All bikes on sidewalks are a pain in the ass, but we’d all be big hypocrites if we didn’t admit to occasionally mounting the curb to get at a shortcut. That being said, it would unwise to ban

  7. I’m alright with government getting tougher on packaging. However, it’s the provincial level of government which should be setting an Ontario-wide standard…which is what the Star is saying in their editorial today. Otherwise each municipality is likely to come in with its own set of practices. Also, I don’t quite see how a municipal government can mandate the precise amount a retailer is to reimburse someone for a cup they brought (20cents) in to be refilled or a bag brought in (10 cents). It doesn’t sound like this can stand up to a court challenge. On the other hand, taking on a “disposal fee” for those who don’t bring in a re-useable cup or their own bag would be far less vulnerable to a court challenge because this fee would not be implying that the city was sticking its nose in the retailers’ pricing. All that said, as a society, we’ve become way to addicted on take out coffee and take out food — so a pricing system that makes us conscious of waste we are creating when we eat and drink this way is not a bad thing.

    Regarding bikes on sidewalks, mounting the curb to take a short cut or for some other reason is one thing. Lord knows I’ve done it. However, riding on the sidewalk at a speed that puts pedestrians in danger — as some cyclists seem to be doing — shouldn’t be condoned. Neither should running red lights, or cycling through when streetcar doors have opened and passenger are exiting/entering, or riding a bike on subway platforms. Just because someone is riding a bike and doing their bit for the environment doesn’t give them the right to ride in a way that endangers those around them.

  8. Council can’t impose sales taxes outside of alcohol, tobacco, or amusement tickets. They’re trying to finesse a direct violation as a by-law to protect the environment.

    It would be nice if people who are supposedly interested in policy actually knew what the framework they are working with is.

    Council is out to lunch, focusing on ridiculously petty issues while the city’s economy is dying. But we must implement manifesto item 7876421 of Miller’s Little Green Book rather than actually governing. Par for the course – rather than getting police to crack down on violent neighbourhoods and implement draconian measures in TCH, we get ineffectual demands for action from another level of government.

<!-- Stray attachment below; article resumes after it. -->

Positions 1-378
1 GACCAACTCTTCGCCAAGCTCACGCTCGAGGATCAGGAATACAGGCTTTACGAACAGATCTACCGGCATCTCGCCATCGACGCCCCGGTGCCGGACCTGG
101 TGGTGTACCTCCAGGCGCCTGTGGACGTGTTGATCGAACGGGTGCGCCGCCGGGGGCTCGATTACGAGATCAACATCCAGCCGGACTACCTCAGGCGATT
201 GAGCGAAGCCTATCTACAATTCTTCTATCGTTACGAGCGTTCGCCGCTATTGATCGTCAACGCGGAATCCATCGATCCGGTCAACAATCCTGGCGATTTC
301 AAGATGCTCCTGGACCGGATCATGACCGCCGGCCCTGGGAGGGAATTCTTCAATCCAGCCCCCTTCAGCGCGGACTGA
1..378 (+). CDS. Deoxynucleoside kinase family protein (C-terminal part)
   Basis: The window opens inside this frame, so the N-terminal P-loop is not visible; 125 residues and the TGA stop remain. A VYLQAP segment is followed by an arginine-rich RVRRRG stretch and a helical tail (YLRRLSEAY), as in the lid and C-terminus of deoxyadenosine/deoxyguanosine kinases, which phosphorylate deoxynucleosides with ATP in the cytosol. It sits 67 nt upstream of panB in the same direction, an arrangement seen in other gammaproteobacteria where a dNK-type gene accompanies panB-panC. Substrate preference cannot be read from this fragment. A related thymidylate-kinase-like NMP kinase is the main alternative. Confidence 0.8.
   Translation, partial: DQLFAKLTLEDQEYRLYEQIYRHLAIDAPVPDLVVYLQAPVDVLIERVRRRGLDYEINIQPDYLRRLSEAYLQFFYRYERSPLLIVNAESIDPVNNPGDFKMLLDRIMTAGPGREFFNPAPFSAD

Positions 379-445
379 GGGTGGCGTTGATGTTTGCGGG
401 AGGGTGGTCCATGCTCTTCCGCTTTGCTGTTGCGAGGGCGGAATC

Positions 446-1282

9. Cups. As stated yesterday.

    Why is it the people who feel obligated to buy these products can’t simply take the top OFF and throw both items in the proper recycling bin?

    And why is it City Hall nor Tim’s (or any of the others) can think to educate their customers not to be such bloody slobs?

    I guess its the same notion as putting a finished cigarette in the trash rather than on the sidewalk, street….

    Perhaps the mayor should repurpose the garbage police to issue tickets to these inconsiderate individuals rather than combing thru garbage bags. They’d make more than parking tickets.

  10. Jeff,
    You are right…people should be able to separate lid from cup and put each in the proper recycling container. Fines for those who don’t would be good sense. But of course that might look like we are letting big bad industry off the hook.

  11. Isn’t it annoying when somebody asks a question and you answer it and then they ask the exact same question over again? Maybe they’re just here to rant.

    From yesterday:

    “I used to wonder about that too, jeff. Apparently “paper” cups are actually lined with a thin film of plastic, which makes it impossible to recycle. Hot coffee would turn a plain paper cup mushy in short order.

    Manufacturers should be held to account for the whole life cycle of a product. If they want to make something that isn’t readily recyclable or biodegradable they should pay the costs.

    Comment by Justin
    November 5, 2008 @ 8:47 pm “